The goals of this ePortfolio initiative are two-fold: 1) Students will be better able to articulate what they know and can do as Communication Studies majors, and 2) the Department will be better able to track student learning related to specific LOCs for curriculum development and assessment purposes.

4. As the instructor of the freshman level course and the senior capstone course, why do you think it is important to begin and end the program with ePortfolio?

Communication Studies is not a degree with a direct path to a particular profession. Instead, the degree, like most degrees in Liberal Arts, provides students with knowledge and competencies that can prepare them for success in a wide range of careers and professions. Consequently, the need for students to recognize and articulate what they have learned and what they can do because of their program of study is particularly important. The ePortfolio seems perfectly suited for helping students do that, and through the “bookends” approach that we have adopted in Communication Studies, students are encouraged to integrate the practice of reflecting about learning into their entire course of study, from Gateway to Capstone.

5. How has your students' experience with CN ePortfolio?

Because this initiative is relatively new, the feedback we have from students is limited. However, the feedback we have received has been mostly positive. Students appreciate the opportunity to reflect on their learning. They recognize how important it is for them to know what they know and to “connect the dots” of their learning. They are also supportive of encouraging students to upload evidence of learning into the ePortfolio throughout their course of study. Students who were first introduced to CN ePortfolio in their Capstone found the task of creating an ePortfolio that documented learning related to all 10 LOCs in one semester to be a bit daunting.

6. Why did you select CN ePortfolio?

I spent quite a lot of time comparing the various platforms and ended up picking this one because it is embedded into Canvas, has outstanding local support, and was very intuitive to use. I particularly appreciate that students can control the setting on individual features of CN ePortfolio to make some things available only to instructors and other things publicly. This flexibility really serves our goals well.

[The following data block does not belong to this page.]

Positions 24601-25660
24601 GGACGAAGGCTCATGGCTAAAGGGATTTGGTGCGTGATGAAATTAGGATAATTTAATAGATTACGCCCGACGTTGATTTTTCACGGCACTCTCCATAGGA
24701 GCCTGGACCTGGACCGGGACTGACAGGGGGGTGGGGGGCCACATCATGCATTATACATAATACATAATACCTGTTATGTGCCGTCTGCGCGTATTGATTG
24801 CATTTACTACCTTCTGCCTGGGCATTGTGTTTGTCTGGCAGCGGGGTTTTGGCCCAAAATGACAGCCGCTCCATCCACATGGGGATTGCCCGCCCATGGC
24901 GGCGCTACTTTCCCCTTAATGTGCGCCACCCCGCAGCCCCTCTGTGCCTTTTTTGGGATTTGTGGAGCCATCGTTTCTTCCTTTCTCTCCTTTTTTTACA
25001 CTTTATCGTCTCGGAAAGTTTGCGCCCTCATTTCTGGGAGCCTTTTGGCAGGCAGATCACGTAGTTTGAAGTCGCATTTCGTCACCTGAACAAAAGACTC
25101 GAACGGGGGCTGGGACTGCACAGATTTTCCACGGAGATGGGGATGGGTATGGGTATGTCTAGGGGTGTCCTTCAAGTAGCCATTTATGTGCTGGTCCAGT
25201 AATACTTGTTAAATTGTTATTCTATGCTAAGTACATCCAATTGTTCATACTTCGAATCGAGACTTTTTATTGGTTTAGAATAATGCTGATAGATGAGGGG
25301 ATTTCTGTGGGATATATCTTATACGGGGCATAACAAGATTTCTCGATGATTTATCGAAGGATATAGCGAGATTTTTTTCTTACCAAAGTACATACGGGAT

7. In your opinion, what do you think the future holds for CN ePortfolio in teaching and learning as it applies to higher education?

I think CN ePortfolio could be a win-win for many stakeholders in higher education. Students benefit from being given an opportunity to be more intentional about processing and packaging their learning. Programs benefit from having data that could be useful in assessing the degree to which students are meeting desired learning outcomes. Potential employers benefit from having applicants who not only have learned but who also can clearly communicate what they have learned through their university education.

8. Could you tell me a little bit about your upcoming presentation for the IU Assessment Institute regarding the CN ePortfolio?

I am looking forward to the opportunity to present what we are doing with ePortfolios in Communication Studies at the Assessment Institute in October. I am particularly excited because three students from the pilot Capstone course have agreed to participate in the presentation. The presentation is entitled “Documenting Learning from Gateway to Capstone: Utilizing ePortfolios to Assess Attainment of Learning Outcomes within the Major.” In the presentation, I will describe the process of integrating the ePortfolio into the curriculum from the faculty perspective, and students will share their ePortfolios along with their experiences, struggles, and successes in developing them. Finally, both faculty and students will share lessons learned and adaptations that are being made as the department continues to integrate the ePortfolio more fully into its undergraduate curriculum.

Stay tuned for another blog detailing Dr. Goering's IU Assessment Institute presentation!